Arizona group donating millions of dollars worth of medical aid to civilians caught in Israel-Hamas conflict

Millions of dollars worth of medical supplies sit tucked away in a
warehouse on W. 14th Street in Tempe. Among them are eight large pallets
filled with medical relief supplies waiting to be shipped to the Middle

This warehouse is the Phoenix distribution center for Project
C.U.R.E., an organization that was founded in 1987 in Colorado to
address the staggering shortage of medical resources around the world.
Its most recent project: sending medical supplies that could provide
emergency relief to civilians in the middle of the Israeli-Hamas

Sun Houdeshell, the director of operations at the Phoenix location,
says she wants to help as many civilians affected by the war as
possible, Israeli or Palestinian.

“We’re not a political organization. We want to help everybody,”
Houdeshell said. “Where you were born shouldn’t affect whether you live
or die. Just because you were born in Africa, just because you were born
in Gaza doesn’t mean you shouldn’t get treatment. I believe health care
is a human right.”

She and the Project C.U.R.E volunteers started their latest project
on Monday, Oct. 16; they have no idea when it’s going to end.

Usually, the organization ships medical supplies overseas on a boat.
It typically takes three to six months for supplies to reach their
destination, which could be anywhere from Panama to India, Turkey or,
more frequently, Africa. Since the Middle East conflict is an immediate
emergency, Houdeshell says they’re relying on commercial aircraft, which
presents several challenges.

She says they had to redo the pallets of medical supplies multiple times because of current aircraft space and regulations.

“At first they wanted 10 pallets. But they said no, we can only fit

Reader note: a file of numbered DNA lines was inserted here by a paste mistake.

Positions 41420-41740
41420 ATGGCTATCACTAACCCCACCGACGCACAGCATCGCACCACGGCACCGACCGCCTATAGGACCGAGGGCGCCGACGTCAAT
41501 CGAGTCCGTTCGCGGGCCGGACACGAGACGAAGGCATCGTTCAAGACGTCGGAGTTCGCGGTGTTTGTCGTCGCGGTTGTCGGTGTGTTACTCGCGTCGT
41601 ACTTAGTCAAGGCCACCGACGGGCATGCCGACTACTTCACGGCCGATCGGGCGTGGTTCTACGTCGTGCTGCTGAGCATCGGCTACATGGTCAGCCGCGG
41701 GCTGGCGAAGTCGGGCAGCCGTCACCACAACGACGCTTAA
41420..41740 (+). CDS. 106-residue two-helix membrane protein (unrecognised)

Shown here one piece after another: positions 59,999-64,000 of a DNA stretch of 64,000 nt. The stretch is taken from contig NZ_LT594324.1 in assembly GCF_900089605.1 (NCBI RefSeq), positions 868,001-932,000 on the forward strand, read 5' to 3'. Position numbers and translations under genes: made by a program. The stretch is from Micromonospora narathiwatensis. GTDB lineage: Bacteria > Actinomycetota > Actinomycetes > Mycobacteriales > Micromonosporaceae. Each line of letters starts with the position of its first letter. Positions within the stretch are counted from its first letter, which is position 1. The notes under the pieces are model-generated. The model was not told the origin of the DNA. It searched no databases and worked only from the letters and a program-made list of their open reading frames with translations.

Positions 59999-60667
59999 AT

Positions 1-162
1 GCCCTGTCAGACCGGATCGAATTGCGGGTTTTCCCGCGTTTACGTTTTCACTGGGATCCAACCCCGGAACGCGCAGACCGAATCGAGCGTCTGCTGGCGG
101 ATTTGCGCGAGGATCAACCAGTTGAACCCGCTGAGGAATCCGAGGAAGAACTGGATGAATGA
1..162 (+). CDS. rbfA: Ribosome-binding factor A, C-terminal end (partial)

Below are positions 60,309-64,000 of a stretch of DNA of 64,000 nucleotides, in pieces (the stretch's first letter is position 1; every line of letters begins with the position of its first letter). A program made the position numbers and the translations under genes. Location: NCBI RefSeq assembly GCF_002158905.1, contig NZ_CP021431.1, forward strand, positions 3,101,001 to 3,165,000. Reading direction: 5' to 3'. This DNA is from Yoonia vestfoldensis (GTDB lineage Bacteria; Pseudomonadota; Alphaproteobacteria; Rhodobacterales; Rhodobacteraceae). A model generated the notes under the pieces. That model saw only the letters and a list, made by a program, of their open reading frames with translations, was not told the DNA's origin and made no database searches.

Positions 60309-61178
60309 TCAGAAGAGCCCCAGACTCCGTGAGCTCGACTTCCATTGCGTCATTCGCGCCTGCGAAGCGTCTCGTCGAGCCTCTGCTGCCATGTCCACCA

eight. So we break down and build again because we want to send as much
relief as possible,” Houdeshell said. “Then they say there’s a
regulation that the pallet has to be perfect. So we break it down and
redo the perfect shape.”

Houdeshell is patiently waiting for a call from an airline that has
found room on a flight for the supplies. She says this could come at any

“It could be any day. I have no idea. It could be today. They could
ask me Sunday to come in and ship it out. Or it could stay there like a
month. Nobody knows at this point.”

Doctors Without Borders, a nonprofit organization that delivers
emergency medical aid to people in crisis in more than 70 countries, has
recently published statements saying its activities in Gaza are
currently limited.

“Insecurity and unpredictable bombardments have made it extremely
difficult to deliver aid and provide health care,” a statement on the
organization’s official website stated. “MSF is preparing medical and
humanitarian supplies to be sent to Gaza as soon as safe access is
guaranteed. We will also send emergency teams, if the protection of
humanitarian and health workers can be ensured. .”

President Joe Biden posted a public statement on Oct. 21 that the
first convoy of humanitarian assistance had crossed the border into Gaza
to help civilians in need.